12:11 PM Los Angeles Time, Saturday August 18, 2012
Yesterday I was surfing the net, working on something (right now I can’t even remember what it was) when I saw an article come across my toolbar that the SEC just closed down another Ponzi Scheme – this time, to the tune of $600 million dollars.
I was in shock.
Just two days before a very good friend of mine had set up a conference call between me, her and her upline so that I could hear all about this incredible opportunity.
Interestingly enough, it was on my conference line so I have a recording of the entire call. I think I’ll go back and re-listen to the call in light of the new information.
For 50 minutes, this guy and I went back and forth on the legitimacy of this company.
I come from a unique background when it comes to evaluating companies. First, I’ve been in the financial planning industry for over 12 years. I own and operate an investment advisory firm (by the way, I’m not giving investment advice here!).
Also, as a marketing consultant, I’m brought in to look at companies to see how to improve their sales.
For those that don’t know, Zeek was supposedly a Penny Auction site powered by network marketing.
If you aren’t aware, here’s how Penny auctions work-
The company puts up a high value item like an iPad for auction. Retail price of $799. They start the auction at $0.00. Bids are done in 1 cent increments. After each bid, the clock counts down from 20 seconds. Every new bid restarts the clock. When the counters hits zero, the last bidder wins the item.
Sounds great right? Wrong.
I did a penny auction one time and discovered what a scam it is. You see, in order to place the bid, it costs you money. With Zeek, I was told it costs an average of $0.65 a bid.
So get this, the $800 iPad sells for $384. That means the company made, are you ready for this, $25,344!!!! (minus the cost of the iPad which they don’t even order until someone wins)
How do they make all that moeny? First, $384 that was collected from the winning bidder. Second, 38,400 bids at $0.65 each = $24,960.
What a rip-off!
On this conference call, to recruit me, I was told that penny auctions were legal and akin to gambling. Since gambling is legal, penny auctions were the next gambling thing.
The problem with that statement is that gambling isn’t legal in most of the country. The US government has gone after internet gambling companies that have customers in the US. (But that’s a story for another post) The fact is that the government doesn’t care if the one’s running a gambling site don’t live in the US or operate their company from within the US, they still go after them and put them in US jails.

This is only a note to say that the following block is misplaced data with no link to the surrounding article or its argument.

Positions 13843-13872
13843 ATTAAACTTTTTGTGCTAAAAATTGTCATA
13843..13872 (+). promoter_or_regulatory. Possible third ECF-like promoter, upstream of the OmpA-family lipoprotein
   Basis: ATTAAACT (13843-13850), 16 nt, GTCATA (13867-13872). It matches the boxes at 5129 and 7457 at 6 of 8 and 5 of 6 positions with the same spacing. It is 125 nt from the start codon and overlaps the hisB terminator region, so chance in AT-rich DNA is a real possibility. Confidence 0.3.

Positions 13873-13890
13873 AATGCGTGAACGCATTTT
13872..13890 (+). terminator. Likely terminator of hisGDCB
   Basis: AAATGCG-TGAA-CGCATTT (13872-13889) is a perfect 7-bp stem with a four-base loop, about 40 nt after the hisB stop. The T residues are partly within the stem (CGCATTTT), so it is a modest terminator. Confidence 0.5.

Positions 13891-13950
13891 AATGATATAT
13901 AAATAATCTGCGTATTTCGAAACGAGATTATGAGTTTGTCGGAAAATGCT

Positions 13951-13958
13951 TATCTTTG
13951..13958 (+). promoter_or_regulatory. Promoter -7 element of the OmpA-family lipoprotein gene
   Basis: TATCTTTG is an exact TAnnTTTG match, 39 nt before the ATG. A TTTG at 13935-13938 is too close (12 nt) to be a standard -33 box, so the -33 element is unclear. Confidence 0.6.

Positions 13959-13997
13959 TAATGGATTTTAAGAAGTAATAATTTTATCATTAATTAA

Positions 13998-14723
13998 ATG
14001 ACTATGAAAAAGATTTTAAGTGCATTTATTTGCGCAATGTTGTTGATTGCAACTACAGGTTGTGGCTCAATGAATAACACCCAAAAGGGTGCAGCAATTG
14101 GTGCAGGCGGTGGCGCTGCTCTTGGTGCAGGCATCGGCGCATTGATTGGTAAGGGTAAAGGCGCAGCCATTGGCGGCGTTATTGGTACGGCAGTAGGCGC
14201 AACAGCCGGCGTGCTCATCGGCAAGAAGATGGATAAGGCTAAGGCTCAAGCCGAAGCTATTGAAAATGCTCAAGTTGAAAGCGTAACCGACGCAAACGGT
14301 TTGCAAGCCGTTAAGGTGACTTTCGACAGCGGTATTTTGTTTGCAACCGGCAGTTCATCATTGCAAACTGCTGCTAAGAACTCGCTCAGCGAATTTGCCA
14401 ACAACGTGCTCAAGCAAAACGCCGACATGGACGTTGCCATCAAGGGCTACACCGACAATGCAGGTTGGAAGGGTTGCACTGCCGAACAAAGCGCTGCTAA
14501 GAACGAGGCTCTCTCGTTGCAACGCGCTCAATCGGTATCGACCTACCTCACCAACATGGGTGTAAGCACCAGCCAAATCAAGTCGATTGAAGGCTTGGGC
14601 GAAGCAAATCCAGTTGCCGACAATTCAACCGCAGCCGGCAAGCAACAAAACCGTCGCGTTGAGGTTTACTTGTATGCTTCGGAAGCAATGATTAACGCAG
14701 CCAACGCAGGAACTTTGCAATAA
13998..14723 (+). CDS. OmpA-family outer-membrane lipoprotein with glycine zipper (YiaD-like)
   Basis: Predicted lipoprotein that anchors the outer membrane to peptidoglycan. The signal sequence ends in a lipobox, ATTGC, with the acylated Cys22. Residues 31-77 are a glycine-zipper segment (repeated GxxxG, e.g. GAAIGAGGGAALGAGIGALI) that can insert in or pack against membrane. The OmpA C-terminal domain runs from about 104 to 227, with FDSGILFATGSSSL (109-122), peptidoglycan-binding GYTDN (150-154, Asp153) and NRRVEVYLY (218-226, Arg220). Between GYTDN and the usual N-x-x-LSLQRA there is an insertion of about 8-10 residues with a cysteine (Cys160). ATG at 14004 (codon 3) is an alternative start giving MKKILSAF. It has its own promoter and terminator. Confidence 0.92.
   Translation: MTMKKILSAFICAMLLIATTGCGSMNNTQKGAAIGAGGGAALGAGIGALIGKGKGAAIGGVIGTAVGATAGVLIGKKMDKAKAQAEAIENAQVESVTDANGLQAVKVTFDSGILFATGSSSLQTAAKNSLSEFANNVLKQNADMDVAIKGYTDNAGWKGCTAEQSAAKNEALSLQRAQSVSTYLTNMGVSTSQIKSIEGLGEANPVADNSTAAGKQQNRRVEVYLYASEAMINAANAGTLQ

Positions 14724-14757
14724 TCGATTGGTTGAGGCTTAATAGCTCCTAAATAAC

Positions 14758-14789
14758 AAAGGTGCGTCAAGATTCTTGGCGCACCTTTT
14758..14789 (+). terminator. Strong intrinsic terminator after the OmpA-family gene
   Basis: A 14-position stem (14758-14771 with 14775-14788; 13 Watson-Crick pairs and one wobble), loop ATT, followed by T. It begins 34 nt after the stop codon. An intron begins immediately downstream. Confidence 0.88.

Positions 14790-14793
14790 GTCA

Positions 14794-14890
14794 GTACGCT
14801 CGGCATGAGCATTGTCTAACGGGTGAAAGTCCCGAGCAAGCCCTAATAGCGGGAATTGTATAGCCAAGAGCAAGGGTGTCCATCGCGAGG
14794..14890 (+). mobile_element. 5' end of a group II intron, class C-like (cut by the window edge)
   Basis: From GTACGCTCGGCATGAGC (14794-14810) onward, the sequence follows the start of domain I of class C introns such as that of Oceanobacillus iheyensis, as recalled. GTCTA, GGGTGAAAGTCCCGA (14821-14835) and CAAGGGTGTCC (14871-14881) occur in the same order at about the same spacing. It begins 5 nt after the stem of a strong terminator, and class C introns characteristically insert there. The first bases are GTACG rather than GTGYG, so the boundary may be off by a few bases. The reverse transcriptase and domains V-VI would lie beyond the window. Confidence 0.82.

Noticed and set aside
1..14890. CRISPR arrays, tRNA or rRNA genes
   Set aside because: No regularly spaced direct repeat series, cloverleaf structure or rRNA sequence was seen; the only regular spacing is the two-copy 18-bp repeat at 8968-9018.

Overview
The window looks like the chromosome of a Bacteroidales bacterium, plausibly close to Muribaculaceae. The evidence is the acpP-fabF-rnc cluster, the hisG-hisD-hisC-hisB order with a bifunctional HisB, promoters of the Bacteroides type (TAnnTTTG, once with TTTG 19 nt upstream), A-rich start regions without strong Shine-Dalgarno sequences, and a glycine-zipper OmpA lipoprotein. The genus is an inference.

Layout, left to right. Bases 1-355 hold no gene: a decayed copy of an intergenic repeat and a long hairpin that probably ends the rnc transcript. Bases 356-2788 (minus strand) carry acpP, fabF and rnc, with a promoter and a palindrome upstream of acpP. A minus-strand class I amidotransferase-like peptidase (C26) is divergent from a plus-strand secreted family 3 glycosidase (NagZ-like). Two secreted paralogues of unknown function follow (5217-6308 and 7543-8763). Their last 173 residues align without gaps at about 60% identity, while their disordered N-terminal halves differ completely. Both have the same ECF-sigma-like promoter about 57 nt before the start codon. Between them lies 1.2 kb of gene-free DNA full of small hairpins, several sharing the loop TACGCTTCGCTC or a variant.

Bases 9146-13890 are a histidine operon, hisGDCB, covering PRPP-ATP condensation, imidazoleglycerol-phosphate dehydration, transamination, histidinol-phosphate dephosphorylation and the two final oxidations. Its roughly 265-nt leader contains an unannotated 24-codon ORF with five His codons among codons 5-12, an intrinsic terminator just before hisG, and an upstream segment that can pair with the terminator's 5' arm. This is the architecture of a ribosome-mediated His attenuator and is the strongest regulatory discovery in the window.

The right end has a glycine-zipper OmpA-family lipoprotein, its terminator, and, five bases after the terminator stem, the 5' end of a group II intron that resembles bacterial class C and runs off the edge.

For whatever reason, I accepted the false premise that gambling was legal in the USA – maybe it’s because I live so close to the Las Vegas strip.
My argument was that I’ve personally seen the Federal Trade Commission (FTC) walk in and close down a company. I’ve been there when this has happened. I’ve seen the government bury good men and women in a lawsuit that can’t even hope to win.
If there’s one thing I learned from watching others go through this, it’s don’t play in the gray. Ever.
My argument was that I thought the FTC would close down Penny Auctions sites. I still feel that will happen at some point. Maybe Zeeks involvement with that industry will cause that to happen that much sooner.
Now here’s the interesting thing, I was so focused on the FTC side of things (mainly because I deal with FTC issues more than SEC issues) that I totally ignored the obviously fraudulent actions of the core company.
I totally missed that the core company was a Ponzi Scheme. (Though if I’d spent anymore time thinking about it, I’m sure I would have arrived at that conclusion).
I knew from a timeshare company that I consulted with that talking about selling something that also happens to produce an income is considered a unregistered security and the SEC will be all over you for that if you aren’t properly licensed and don’t handle those transactions correctly.
That should have been a HUGE red light to me because that is what Zeek was doing.
With Zeek, you could invest $10 to $10,000 and start getting an income in 90 days. Your money would grow at 1%-2% a day! All you had to do was go to sites like craigslist and put up ads that drove people to the auction site to bid on products.
Now, Zeek’s representative that was talking to me was saying things like, “we aren’t a bank so we can’t call it compounding…”. The SEC, FTC and every other regulatory body doesn’t care at all what YOU call it.
If it walks like a duck, quack’s like a duck, OR the g-man wants to call it a duck – it’s a duck.
Losing money always sucks. Especially when you lose it like this. The only thing that you can ever really be sure about is something that you built. Your own company. Your own deal.
Despite the line that every MLM uses that you are “in business for yourself, not by yourself”, it just isn’t true. You don’t own the company. You have no control over a single thing. You are at the whim of those that do own and run the company.
So, what’s the marketing lesson in all of this? Ya know, since this is a marketing site…
Don’t let others control your future. Learn everything you can’t about real marketing and apply it to your own business.
If you are wondering, no, I didn’t buy into Zeek and had no plans to do so.